A Book With Its Own Soundtrack: Please Let This Be a Trend

Filed under: That's Entertainment, Books for Kids, Music, Gear Guides: Big Kids, Gear Guides: Tweens

Books and music: Two great tastes that taste great together. Credit: Walker Books

Songwriter Josh Farrar's immensely likable and entertaining first novel, "Rules to Rock By" (Walker Books, $17), chronicles a middle schooler's efforts to form her own teen rock band.

Normally, when you're reading about a fictional music group, you need to rely on the limited skills of your brain's inner composer to get an idea of that imaginary band's style and sound. Depending on who you are, you could end up mentally singing all the lyrics to the tune of "Yellow Rose of Texas." But no such worries exist with "Rules to Rock By": It comes with its very own soundtrack.

The CD, also titled "Rules to Rock By" ($10), is a collection of 13 songs performed by The Bungles -- the band in the book. You get to really hear them (or at least a teen-led studio band acting as them), and that is wildly cool.

In a world where every aspect of a teenager's life has gone multi-media, it wouldn't be surprising to see this book-and-CD combo business catch on -- and I'd be all for it.

The Book: Annabelle Cabrera, the protagonist of "Rules to Rock By" is not just any random teen looking to play music. By age 11, she was already fronting a kid rock band that had a devoted following and was opening for grown-up acts in New York City. Then her parents decided to move the family to Rhode Island.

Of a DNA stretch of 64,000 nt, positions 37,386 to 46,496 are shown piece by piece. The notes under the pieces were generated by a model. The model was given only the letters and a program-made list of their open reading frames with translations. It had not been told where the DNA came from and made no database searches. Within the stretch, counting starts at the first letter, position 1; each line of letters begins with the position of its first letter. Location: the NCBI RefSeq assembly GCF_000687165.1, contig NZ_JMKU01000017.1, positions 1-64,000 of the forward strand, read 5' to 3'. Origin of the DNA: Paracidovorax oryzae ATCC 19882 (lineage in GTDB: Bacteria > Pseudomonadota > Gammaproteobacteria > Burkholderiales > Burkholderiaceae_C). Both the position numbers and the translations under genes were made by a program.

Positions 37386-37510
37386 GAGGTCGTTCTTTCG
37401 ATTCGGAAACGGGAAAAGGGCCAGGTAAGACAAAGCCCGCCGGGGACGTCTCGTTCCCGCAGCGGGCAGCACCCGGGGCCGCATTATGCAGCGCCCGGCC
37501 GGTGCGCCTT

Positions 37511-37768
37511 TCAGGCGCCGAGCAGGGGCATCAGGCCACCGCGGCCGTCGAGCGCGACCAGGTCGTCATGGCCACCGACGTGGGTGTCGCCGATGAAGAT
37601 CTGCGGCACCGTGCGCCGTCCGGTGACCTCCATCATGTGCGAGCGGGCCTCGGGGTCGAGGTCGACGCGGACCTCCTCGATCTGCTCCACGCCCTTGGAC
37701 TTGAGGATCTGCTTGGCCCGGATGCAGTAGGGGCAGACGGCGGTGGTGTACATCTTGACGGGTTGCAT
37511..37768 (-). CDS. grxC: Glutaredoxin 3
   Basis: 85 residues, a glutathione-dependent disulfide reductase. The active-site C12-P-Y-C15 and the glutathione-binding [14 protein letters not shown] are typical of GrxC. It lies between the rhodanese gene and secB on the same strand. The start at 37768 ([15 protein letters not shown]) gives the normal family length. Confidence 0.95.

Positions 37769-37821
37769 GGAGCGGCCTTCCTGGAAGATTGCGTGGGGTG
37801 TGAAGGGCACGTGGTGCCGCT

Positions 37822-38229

Determined not to let her musical saga come to and early end, Annabelle seeks out new bandmates in her new school -- and is shocked to find that her suburban community already has its fair share of local teen bands. She's going to have to prove herself as a rocker all over again.

Annabelle makes a wonderfully likable narrator, a young girl who makes decisions by asking herself, "What would Joan Jett do?" She struggles with missing old friends, making new friends, becoming jealous of new friends, bonding with her former-musician parents and watching out for her troubled little brother. All the markings of a great coming-of-age novel are here, but with a layer of "Almost Famous" rock star angst added in. Don't worry, though -- no sex or drugs here. Just rock 'n' roll.

The Soundtrack: The Bungles aren't the first fictional band to release an album -- in a way the band is following the tradition of the Monkees, Spinal Tap, Cheetah Girls and more. But, as far as I can recall, they're the first to provide a direct soundtrack for a book.

The real-world Bungles actually have two talented teenage vocalists, Justine Skyers and Sofie Kapur, both playing the part of Annabelle Cabrera. On the CD, they tear through a bunch of inspired cover tunes ("We Used to Be Friends" by the Dandy Warhols, "Animal" by Miike Snow, Cheap Trick's "Surrender" and more), as well as several originals written by the book's author, Josh Farrar.

The Bungles have a raw, indie sound -- authentic to the characters, but not amateurish in any way. This is a solid CD, and when you read the book, you're left with no doubt that this is exactly the type of album Annabelle would record.

Related: 7 More Bands "Yo Gabba Gabba" Has Introduced to Your Kids

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AdviceMama Says:
Start by teaching him that it is safe to do so.